Mpls Public Schools trolled by new anti-MPS billboard right outside its HQ [PHOTO]

Can you imagine going to work everyday under a huge billboard telling you how crummy you are at your job?
Can you imagine going to work everyday under a huge billboard telling you how crummy you are at your job?
Better Ed

In January, we told you about a Better Ed billboard that was trolling Minneapolis Public Schools right outside its headquarters at 1250 West Broadway Avenue. It said: "Only 50% of Minneapolis students graduate. #System_Failure"

A new billboard slightly tweaks the message, but serves the same purpose. You can see it at the top of this page.

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Man-shaming pro-life billboard towers over south Minneapolis intersection [PHOTO]

In fact, Minneapolis's four-year graduation rate is roughly comparable to other large American cities. But Devin Foley, president of Better Ed, says that's not good enough, especially when compared to St. Paul's 73 percent rate.

"The bigger story is, should any Minnesota citizens or resident of Minneapolis be satisfied with barely half the kids graduating and spending $21,000 per student?" Foley tells us. "We need to get this stat out there more and that's what we're doing. Not enough people in Minneapolis or in Minnesota are aware of how few kids are graduating in Minneapolis."

Better Ed, a 501(c)(3) nonprofit, describes its mission as "to engage the public by challenging assumptions and opening minds to fresh ideas for transforming education in Minnesota."

"For decades, many have assumed that Minnesota has a strong education system and that any problems that may exist can be fixed with more spending, a position that continues to be relentlessly advanced by some of the state's most powerful interest groups," the group writes on its website. "However, there is an urgent need to alert Minnesotans to the truth of the high costs and poor outcomes of education in various parts of the state, particularly Minneapolis."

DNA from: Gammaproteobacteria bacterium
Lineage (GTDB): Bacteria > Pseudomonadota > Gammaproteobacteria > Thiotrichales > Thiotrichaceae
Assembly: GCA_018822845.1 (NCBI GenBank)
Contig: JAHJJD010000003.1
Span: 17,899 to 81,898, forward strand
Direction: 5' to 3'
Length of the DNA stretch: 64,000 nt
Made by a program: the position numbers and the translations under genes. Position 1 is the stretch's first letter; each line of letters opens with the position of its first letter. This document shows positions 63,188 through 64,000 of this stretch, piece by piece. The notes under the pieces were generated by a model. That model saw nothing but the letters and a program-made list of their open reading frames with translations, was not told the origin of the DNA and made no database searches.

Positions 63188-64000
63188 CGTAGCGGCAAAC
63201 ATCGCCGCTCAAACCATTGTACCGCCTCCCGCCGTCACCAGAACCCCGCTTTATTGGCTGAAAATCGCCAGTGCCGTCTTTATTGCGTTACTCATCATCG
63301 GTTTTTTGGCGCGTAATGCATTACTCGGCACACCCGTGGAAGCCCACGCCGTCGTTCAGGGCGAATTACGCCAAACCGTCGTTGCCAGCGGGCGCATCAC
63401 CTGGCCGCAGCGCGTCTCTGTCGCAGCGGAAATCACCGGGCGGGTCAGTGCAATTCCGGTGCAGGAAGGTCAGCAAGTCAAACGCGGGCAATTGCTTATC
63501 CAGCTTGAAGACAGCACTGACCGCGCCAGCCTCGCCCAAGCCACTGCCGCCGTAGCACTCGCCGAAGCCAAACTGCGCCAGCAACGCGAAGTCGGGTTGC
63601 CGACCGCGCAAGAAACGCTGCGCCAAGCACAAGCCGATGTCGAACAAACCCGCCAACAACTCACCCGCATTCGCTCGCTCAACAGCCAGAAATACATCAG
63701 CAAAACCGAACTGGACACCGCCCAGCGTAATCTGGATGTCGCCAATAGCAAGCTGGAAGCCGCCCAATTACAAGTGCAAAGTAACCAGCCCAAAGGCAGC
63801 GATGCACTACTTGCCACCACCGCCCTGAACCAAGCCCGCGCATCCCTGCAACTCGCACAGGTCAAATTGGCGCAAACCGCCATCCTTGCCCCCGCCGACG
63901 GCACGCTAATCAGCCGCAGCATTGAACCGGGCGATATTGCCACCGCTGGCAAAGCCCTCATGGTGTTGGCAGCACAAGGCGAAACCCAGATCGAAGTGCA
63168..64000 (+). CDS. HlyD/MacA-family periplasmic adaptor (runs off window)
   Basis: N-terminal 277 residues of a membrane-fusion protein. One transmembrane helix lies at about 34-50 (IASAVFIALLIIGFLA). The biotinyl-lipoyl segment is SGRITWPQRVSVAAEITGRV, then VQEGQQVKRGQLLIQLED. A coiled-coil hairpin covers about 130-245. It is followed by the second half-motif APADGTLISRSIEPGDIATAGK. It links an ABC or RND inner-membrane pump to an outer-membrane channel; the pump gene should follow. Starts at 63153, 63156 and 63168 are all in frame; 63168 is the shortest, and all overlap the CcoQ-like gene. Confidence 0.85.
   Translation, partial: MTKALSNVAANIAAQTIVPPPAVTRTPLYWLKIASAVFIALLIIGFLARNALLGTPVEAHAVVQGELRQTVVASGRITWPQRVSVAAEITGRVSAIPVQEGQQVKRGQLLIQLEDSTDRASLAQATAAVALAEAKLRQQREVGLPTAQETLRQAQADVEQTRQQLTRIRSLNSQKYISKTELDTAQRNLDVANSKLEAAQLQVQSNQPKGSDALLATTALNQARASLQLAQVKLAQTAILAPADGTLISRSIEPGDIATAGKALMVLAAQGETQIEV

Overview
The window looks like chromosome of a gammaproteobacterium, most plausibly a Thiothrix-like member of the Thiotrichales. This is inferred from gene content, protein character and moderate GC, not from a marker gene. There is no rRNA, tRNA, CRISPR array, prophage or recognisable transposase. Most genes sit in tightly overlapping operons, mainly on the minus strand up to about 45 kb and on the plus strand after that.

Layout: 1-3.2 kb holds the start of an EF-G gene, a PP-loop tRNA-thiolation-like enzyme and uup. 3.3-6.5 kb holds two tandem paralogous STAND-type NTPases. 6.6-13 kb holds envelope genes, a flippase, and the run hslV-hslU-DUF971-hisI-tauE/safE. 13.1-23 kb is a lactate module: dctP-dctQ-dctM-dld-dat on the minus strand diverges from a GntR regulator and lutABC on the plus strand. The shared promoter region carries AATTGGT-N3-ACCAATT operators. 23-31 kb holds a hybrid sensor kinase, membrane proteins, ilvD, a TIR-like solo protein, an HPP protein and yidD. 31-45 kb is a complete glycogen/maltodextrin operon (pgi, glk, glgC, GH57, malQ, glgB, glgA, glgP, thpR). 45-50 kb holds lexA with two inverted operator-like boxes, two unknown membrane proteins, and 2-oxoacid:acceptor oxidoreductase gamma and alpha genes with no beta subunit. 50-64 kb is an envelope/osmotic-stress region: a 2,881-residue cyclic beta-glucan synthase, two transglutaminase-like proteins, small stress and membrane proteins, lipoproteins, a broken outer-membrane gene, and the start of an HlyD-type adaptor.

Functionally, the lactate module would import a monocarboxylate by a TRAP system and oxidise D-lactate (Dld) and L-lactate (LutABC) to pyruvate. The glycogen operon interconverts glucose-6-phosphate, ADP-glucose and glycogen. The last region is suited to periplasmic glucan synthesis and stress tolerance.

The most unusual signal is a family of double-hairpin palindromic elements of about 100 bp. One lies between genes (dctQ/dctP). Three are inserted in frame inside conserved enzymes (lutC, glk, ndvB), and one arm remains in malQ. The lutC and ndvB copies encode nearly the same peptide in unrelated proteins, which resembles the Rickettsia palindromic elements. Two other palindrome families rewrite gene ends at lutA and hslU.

Keith Hovis, deputy communications director for the Minnesota Department of Education, tells us that "as a state, we've been working really hard to close the achievement gap," but adds, "From a state perspective, to try and compare and contrast different cities... every city has its own communities and its own challenges."

"It's a big city, and big cities face a lot of issues," Hovis says. "We have a goal of closing all achievement gaps by 50 percent by 2016 and we're working toward that, but it's a process and it's not fair to say one city is better than the other. That's not where we go from a state perspective."

St. Paul spends $15,216 per pupil, state officials tell us, but Hovis cautions against using that stat to make an oversimplified comparison with Minneapolis.

(For more, click to page two.)

"It really comes down to looking at how the money is being spent," Hovis says.

In a statement, Daniel Lattier, Better Ed's director of academics, says, "The billboard is not meant to shame the district administrators. But it is meant as a very real reminder that too many Minneapolis students did not don a cap and gown last month, and that action needs to be taken." (Asked about what "actions" Better Ed endorses, Foley didn't delve into specifics.)

With regard to how long this latest billboard will stand outside the MPS headquarters, Foley says, "It'll be erected for quite a while." He didn't immediately have information about how much Better Ed was spending on it.

Send your story tips to the author, Aaron Rupar. Follow him on Twitter @atrupar.

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